BĀBORĪ (or Bābor, Bābar; sing. Bāboray), a Paṧtūn tribe originally from the Solaymān mountains, now widely dispersed. Its principal territory lies in Pakistan on the border between the Northwest Frontier Province and Baluchistan, extending over the Solaymān mountains into the Dērajāt foothills around Chaudhwan, where certain lineages are said to have been domiciled since the fourteenth century (H. A. Rose, A Glossary of the Tribes and Castes of the Punjab and North-West Frontier Province, Lahore, 1919, repr. Lahore, 1978, II, p. 31). Estimates of the tribe’s strength at the end of the nineteenth century differ greatly; H. Raverty suggested a total of 6-7,000 families (Notes on Afghanistan and Part of Baluchistan, London, 1880-88, repr. Lahore, 1976, p. 328), which seems excessive, whereas the British Indian General Staff reckoned 700 fighting men, a figure implying a much lower total of only about 4-5,000 persons (A Dictionary of the Pathan Tribes on the North-West Frontier of India, Calcutta, 1899, p. 25).

Reports from the late eighteenth century onward give evidence of the tribe’s participation in long-range trade between Central Asia and India (H. Raverty, op. cit., p. 329; M. Elphinstone, An Account of the Kingdom of Caubul, London, 1815, repr. Graz, 1969, p. 377). Commercial incentives stimulated an influx of Bāborī into the Peshawar district (D. Ibbetson, Panjab Castes, Lahore, 1916, repr. New Delhi, 1981, Lahore, 1982, p. 73) and above all into certain parts of Afghanistan, where they found openings in the annual gathering of asafetida gum (heng) and the trade in sheep and sheep skin jackets (pūstīn) (Baluchistan through the Ages, 1906, repr. Quetta, 1979, II, p. 49). In this connection, there is a reference in Moḥammad Ḥayāt Khan’s work (Afghanistan and its Inhabitants, tr. from the “Hayat-i-Afghan” by H. Priestley, Lahore, 1874, repr. Lahore, 1981, p. 80) to the presence of some 500 Bāborī families scattered over the country, in the Arḡandāb, Lōgar, and Konar valleys, at Qandahār, and around Kābol. What happened to these settlements in later times is not known. There is a village named Bāborī in the province of Nangrahār (M. H. Nāḥeż, ed., Qāmūs-e joḡrāfīāʾī-e Afḡānestān I, Kabul, 1335 Š./1956, p. 189), but the name does not necessarily prove a connection. The nomadic survey of 1357 Š./1978 recorded fewer than one thousand Bāborī families (280 nomadic, 695 semi-nomadic), all in other parts of Afghanistan. Most of them live north of Qaysār (Fāryāb province) and around Šeberḡān (Jawzjān province) during the winter and in the upper Morḡāb region during the summer. Smaller groups live in the Dašt-e Aṛčī in the district of Qaṭagān, around Balḵ, along the middle course of the Harīrūd, and in the Helmand valley (D. Balland and A. de Benoist, Nomades et semi-nomades d’Afghanistan (forthcoming). On the Bāborī of Fāryāb, see also Gazetteer of Afghanistan IV, Graz, 1979, p. 291). There are mentions of the following Bāborī lineages in Afghanistan: Ḡōrḵēl (also Ḡōrīzī, which may be a variant form), Ebrāhīmḵēl, Malaḵēl, ʿOmrānḵēl. Only the first and second of these (the first in the forms Ḡōryāḵēl or Ḡōrāḵēl) have been recorded as also present in Pakistan (Ḥayāt Khan, op. cit., p. 77. Šēr Moḥammad Khan, Tawārīḵ-e ḵᵛoršīd-e jahān, Lahore, 1311/1894, p. 180. H. A. Rose, Glossary II, p. 31).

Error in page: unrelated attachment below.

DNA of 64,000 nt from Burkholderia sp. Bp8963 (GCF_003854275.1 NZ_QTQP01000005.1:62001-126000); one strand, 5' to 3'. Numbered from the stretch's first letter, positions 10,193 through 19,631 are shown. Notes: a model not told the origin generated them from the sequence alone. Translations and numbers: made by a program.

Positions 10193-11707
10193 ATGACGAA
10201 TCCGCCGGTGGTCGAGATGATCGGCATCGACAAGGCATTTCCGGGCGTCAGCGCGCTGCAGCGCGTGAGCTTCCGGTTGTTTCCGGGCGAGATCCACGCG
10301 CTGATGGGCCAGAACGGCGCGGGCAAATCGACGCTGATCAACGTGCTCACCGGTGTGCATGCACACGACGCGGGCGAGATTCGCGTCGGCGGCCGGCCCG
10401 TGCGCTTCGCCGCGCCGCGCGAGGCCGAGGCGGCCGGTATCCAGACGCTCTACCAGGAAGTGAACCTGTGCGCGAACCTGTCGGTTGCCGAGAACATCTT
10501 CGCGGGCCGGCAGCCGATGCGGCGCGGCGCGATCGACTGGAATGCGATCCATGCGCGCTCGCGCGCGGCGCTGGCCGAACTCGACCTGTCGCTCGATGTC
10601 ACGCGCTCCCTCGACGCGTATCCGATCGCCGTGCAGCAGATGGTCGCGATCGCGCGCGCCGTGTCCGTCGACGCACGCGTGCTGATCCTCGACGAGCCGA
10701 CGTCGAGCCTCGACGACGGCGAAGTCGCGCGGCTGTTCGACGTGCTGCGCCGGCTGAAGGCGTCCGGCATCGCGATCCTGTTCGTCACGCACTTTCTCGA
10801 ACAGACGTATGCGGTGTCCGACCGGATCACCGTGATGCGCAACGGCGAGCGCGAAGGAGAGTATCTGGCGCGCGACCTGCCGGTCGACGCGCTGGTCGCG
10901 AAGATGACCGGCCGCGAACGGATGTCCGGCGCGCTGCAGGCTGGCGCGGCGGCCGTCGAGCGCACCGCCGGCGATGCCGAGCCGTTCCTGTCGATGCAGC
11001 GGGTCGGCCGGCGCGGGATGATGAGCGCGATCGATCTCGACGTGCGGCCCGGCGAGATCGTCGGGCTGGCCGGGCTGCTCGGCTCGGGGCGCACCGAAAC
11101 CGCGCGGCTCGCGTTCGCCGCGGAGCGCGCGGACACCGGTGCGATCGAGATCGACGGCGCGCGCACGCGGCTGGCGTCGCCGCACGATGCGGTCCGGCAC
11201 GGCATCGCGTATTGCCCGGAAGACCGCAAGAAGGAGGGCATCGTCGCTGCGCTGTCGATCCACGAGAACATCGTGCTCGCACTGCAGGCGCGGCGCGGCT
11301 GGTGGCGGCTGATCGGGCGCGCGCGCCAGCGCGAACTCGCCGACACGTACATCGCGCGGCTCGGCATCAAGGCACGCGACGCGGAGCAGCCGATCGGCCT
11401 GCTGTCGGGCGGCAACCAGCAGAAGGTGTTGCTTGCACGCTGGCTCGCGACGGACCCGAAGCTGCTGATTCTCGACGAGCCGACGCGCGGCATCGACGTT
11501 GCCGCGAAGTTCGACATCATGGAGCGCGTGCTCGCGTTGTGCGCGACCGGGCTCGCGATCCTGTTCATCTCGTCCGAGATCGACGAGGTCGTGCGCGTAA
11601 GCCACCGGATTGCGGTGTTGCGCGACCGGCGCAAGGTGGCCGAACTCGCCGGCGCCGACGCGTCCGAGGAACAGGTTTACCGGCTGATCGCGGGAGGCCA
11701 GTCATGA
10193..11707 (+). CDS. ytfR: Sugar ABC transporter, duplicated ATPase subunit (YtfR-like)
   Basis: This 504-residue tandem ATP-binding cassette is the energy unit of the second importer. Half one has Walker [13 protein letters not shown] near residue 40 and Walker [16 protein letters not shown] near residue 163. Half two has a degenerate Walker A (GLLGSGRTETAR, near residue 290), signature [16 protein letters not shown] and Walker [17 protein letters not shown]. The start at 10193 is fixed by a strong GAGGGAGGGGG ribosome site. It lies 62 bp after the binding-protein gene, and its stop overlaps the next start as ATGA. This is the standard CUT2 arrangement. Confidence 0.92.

The Bāborī are treated by genealogists as a section of the Šērānī tribe. They are in fact the latter’s neighbors in Pakistan, but so distinct that neither has any sense of common tribal solidarity; the Bāborī even collaborated with a British punitive expedition against the Šērānī in 1853 (Frontier and Overseas Expeditions from India, 1910, repr. Quetta, 1979, III, p. 179). The Bāborī of Afghanistan never speak of such a kinship. They simply describe themselves as Paṧtūn and are almost wholly Pashtophone.

Bibliography: Given in the text.

Search terms:

بابری   babori babouri baaboury
babory baaborey    

(D. Balland)

Originally Published: December 15, 1988

Last Updated: August 19, 2011

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Vol. III, Fasc. 3, p. 323